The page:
A sweet, magical tale with a tender life lesson.

THE CANDY DISH

A little girl receives a very special gift, but she is not entirely satisfied.

When the pretty covered dish appears, the girl lifts its lid and finds one piece of candy. It is absolutely delicious, making her feel like the freedom and playfulness of a summer day. Of course she now wants more, but the lid will not open again no matter how she tries. She doesn’t feel fortunate to have received this gift—only upset that she can’t have more candy. The next morning she is surprised when the box easily opens to reveal a new piece of candy, even more delicious, filling her with playful joy. But the frustration of the day before returns as she unsuccessfully, even violently, attempts to get another piece of candy. The third day sees her planning to throw the box in the trash in utter defeat, but the lid once again opens, and she is gifted with another candy. But this time she reacts differently. From the beginning the narrator lets readers know that this girl is both unique and just like any other child. As the tale unfolds there are gentle admonishments about the girl’s sense of entitlement and the absence of gratitude or appreciation. When she finally understands her amazing gift, she delights in it and realizes that each piece of candy is like each day of her life, to be savored gratefully. Lirius’ lovely and ethereal illustrations bring Yamada’s loving philosophical lessons to life. The girl has loose, dark curls and light-brown skin; overall, the palette is dominated by blues, yellows, and browns.

A sweet, magical tale with a tender life lesson. (Picture book/fantasy. 4-8)

Pub Date: Nov. 9, 2021

ISBN: 978-1-970147-59-9

Page Count: 36

Publisher: Compendium

Review Posted Online: Sept. 15, 2021

Kirkus Reviews Issue: Oct. 1, 2021

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The dynamic interaction between the characters invites readers to take risks, push boundaries, and have a little unscripted...

CLAYMATES

Reinvention is the name of the game for two blobs of clay.

A blue-eyed gray blob and a brown-eyed brown blob sit side by side, unsure as to what’s going to happen next. The gray anticipates an adventure, while the brown appears apprehensive. A pair of hands descends, and soon, amid a flurry of squishing and prodding and poking and sculpting, a handsome gray wolf and a stately brown owl emerge. The hands disappear, leaving the friends to their own devices. The owl is pleased, but the wolf convinces it that the best is yet to come. An ear pulled here and an extra eye placed there, and before you can shake a carving stick, a spurt of frenetic self-exploration—expressed as a tangled black scribble—reveals a succession of smug hybrid beasts. After all, the opportunity to become a “pig-e-phant” doesn’t come around every day. But the sound of approaching footsteps panics the pair of Picassos. How are they going to “fix [them]selves” on time? Soon a hippopotamus and peacock are staring bug-eyed at a returning pair of astonished hands. The creative naiveté of the “clay mates” is perfectly captured by Petty’s feisty, spot-on dialogue: “This was your idea…and it was a BAD one.” Eldridge’s endearing sculpted images are photographed against the stark white background of an artist’s work table to great effect.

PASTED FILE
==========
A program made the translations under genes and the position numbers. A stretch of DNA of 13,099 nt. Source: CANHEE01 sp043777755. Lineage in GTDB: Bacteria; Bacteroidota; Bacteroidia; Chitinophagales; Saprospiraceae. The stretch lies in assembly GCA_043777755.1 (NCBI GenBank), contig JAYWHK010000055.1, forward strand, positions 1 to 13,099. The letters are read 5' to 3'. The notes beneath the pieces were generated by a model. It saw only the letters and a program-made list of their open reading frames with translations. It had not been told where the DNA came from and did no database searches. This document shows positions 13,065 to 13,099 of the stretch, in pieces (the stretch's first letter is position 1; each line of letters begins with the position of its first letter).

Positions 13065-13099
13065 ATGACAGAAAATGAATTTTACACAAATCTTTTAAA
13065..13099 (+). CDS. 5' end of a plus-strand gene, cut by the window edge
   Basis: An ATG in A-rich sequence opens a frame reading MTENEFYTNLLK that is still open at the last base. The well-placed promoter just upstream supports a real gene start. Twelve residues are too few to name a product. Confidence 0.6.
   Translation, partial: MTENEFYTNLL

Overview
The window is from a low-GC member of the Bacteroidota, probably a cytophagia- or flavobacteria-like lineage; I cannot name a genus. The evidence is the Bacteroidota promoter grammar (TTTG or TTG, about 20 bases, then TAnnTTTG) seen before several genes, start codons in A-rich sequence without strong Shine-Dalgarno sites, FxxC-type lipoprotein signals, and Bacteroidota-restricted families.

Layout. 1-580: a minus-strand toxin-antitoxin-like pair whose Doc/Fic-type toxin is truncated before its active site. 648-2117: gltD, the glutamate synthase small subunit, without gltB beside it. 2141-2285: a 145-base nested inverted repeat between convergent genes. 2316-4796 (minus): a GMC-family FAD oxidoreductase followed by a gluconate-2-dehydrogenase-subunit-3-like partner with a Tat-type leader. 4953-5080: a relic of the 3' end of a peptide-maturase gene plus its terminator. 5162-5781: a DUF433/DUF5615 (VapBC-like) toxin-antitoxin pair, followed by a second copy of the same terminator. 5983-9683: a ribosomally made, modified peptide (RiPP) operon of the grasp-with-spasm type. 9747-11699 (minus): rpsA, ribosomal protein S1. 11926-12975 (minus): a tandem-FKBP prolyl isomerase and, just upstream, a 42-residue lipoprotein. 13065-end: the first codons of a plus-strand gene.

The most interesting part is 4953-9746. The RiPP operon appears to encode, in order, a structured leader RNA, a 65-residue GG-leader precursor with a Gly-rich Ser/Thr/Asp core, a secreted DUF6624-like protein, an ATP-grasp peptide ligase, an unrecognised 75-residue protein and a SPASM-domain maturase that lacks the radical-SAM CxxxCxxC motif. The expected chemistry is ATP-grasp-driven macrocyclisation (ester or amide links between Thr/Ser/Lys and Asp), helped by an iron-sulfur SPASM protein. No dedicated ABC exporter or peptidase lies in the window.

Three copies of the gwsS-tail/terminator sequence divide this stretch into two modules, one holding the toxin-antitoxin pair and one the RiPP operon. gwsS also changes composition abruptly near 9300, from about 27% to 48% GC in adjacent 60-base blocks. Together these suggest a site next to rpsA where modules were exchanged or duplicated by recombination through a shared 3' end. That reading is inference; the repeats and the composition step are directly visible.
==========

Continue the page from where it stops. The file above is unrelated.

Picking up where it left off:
The dynamic interaction between the characters invites readers to take risks, push boundaries, and have a little unscripted fun of their own . (Picture book. 5-8)

Pub Date: June 20, 2017

ISBN: 978-0-316-30311-8

Page Count: 40

Publisher: Little, Brown

Review Posted Online: March 29, 2017

Kirkus Reviews Issue: April 15, 2017

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A jam-packed opener sure to satisfy lovers of the princess genre.

SNOW PLACE LIKE HOME

From the Diary of an Ice Princess series

Ice princess Lina must navigate family and school in this early chapter read.

The family picnic is today. This is not a typical gathering, since Lina’s maternal relatives are a royal family of Windtamers who have power over the weather and live in castles floating on clouds. Lina herself is mixed race, with black hair and a tan complexion like her Asian-presenting mother’s; her Groundling father appears to be a white human. While making a grand entrance at the castle of her grandfather, the North Wind, she fails to successfully ride a gust of wind and crashes in front of her entire family. This prompts her stern grandfather to ask that Lina move in with him so he can teach her to control her powers. Desperate to avoid this, Lina and her friend Claudia, who is black, get Lina accepted at the Hilltop Science and Arts Academy. Lina’s parents allow her to go as long as she does lessons with grandpa on Saturdays. However, fitting in at a Groundling school is rough, especially when your powers start freak winter storms! With the story unfurling in diary format, bright-pink–highlighted grayscale illustrations help move the plot along. There are slight gaps in the storytelling and the pacing is occasionally uneven, but Lina is full of spunk and promotes self-acceptance.

A jam-packed opener sure to satisfy lovers of the princess genre. (Fantasy. 5-8)

Pub Date: June 25, 2019

ISBN: 978-1-338-35393-8

Page Count: 128

Publisher: Scholastic

Review Posted Online: March 27, 2019

Kirkus Reviews Issue: April 15, 2019

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